They do. The acid in lemon juice and vinegar can trigger the same chemical reactions as sulfuric acid, but they're much weaker and the reactions aren't nearly as intense. Lemon juice can be used to make a battery, can cause mild burns on sensitive parts of your skin, and can even "cook" food in ways very similar to weak sulfuric acid.
The sour taste of lemons and vinegar is a sign of the acid in them. I accidentally got a taste of dilute sulfuric acid once: it tasted like the sourest lemon you could possibly imagine. (Do not try this at home, obv.)
Acids (and their chemical antitheses, "bases") have their strength measured in a scale called pH (that's labelled correctly). pH stands for "potential of Hydrogen", which means how aggressively the acid will work to take or acquire a hydrogen atom from a substance it comes in contact with, or how likely to donate one, in the case of an alkaline solution. (Alkaline is the technical name for a "base".)
The pH scale reads from 14 (for the strongest bases, such as chlorine bleach) to 0 (for the strongest acids).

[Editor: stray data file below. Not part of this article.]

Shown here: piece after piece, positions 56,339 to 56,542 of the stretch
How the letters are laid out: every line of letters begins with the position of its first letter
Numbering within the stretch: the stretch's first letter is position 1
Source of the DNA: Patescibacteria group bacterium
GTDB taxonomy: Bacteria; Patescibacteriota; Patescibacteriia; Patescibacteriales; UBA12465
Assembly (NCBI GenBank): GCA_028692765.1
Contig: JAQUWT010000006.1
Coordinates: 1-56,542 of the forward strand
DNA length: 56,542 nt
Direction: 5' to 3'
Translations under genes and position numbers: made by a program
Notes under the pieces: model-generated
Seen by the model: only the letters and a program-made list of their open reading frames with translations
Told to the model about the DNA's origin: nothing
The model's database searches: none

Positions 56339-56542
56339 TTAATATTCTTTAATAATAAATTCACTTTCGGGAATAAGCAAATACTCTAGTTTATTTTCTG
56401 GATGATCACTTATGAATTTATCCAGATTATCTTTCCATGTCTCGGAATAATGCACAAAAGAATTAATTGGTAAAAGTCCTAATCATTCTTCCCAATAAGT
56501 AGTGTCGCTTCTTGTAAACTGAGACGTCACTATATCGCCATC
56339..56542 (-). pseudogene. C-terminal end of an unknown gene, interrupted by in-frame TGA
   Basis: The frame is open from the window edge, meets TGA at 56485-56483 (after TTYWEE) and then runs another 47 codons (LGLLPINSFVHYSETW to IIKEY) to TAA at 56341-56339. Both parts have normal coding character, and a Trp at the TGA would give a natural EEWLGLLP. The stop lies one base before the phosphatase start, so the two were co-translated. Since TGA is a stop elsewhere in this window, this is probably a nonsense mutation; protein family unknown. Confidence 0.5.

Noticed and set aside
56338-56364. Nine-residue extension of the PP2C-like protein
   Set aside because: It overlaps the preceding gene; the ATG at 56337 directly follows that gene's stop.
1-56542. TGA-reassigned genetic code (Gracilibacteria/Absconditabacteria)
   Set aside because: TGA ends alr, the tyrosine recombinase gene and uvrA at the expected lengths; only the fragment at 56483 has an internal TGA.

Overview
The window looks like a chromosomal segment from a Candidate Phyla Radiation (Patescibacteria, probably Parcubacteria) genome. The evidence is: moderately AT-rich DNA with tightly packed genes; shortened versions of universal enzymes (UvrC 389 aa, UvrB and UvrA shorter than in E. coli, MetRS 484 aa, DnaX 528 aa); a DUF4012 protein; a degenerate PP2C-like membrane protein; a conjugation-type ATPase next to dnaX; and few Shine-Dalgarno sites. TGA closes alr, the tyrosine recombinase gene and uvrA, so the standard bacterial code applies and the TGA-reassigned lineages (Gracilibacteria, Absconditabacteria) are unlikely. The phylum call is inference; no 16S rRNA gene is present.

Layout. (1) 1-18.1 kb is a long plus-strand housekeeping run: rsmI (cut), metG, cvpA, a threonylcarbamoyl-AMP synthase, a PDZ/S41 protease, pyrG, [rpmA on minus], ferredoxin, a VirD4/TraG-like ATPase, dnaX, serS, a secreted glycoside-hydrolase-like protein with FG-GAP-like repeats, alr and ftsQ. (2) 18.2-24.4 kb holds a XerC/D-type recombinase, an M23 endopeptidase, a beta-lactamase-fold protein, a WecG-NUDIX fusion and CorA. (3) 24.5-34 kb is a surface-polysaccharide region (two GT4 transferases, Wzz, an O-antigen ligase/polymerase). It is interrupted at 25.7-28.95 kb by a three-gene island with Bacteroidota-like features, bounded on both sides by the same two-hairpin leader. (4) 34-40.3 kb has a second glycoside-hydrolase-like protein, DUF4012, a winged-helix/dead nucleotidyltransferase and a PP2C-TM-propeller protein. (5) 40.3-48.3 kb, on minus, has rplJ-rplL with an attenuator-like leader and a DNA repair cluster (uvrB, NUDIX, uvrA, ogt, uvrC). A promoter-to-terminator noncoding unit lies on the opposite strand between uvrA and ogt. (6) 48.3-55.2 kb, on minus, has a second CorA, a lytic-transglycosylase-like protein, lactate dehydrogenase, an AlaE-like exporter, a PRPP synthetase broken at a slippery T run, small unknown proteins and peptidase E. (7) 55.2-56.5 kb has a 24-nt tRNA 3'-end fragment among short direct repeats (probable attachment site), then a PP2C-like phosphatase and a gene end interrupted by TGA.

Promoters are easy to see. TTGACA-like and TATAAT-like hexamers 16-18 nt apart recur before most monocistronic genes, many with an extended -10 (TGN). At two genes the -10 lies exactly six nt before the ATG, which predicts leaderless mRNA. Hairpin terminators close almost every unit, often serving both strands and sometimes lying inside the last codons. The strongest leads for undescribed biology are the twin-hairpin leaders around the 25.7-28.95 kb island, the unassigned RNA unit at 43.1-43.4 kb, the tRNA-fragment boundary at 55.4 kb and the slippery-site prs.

In general, as others have noted, citric acid (lemon juice) is less aggressively acidic than battery acid, sulfuric or hydrochloric acid, to name some of the more potent ones that we may encounter. (Most of the common things that we drink are mildly acidic, including milk and orange juice. Plain tap water generally has a "slightly acid" reading - just below 7 on the pH scale, and your blood has a "slightly alkaline" reading, just above 7. A pH of 7 is absolute neutrality, neither acid nor alkaline. Lemon juice and vinegar are generally around pH 2 or a little higher - still plenty acidic, but not as strong as the strongest acids.)
Have a look at the Wikipedia entry for pH for more understanding and a visual representation of some common pH values: https://en.wikipedia.org/wiki/PH
They all burn, its called an exothermic chemical reaction, meaning that it reacts with things that it comes into contact with that are capable of reacting. This means it alters physical objects it comes into contact, and produces heat. The degree is based on how concentrated the acid is, and how strong the acid itself is.
Lemon juice is a mild acid and is very dilute, meaning that you can touch it with your skin or even ingest small quantities without sustaining damage, however with sustained contact it may lighten skin, hair, and damage your teeth. When it reacts it is also producing tiny amounts of heat, but probably not enough to notice or offset the cooling effects of the water.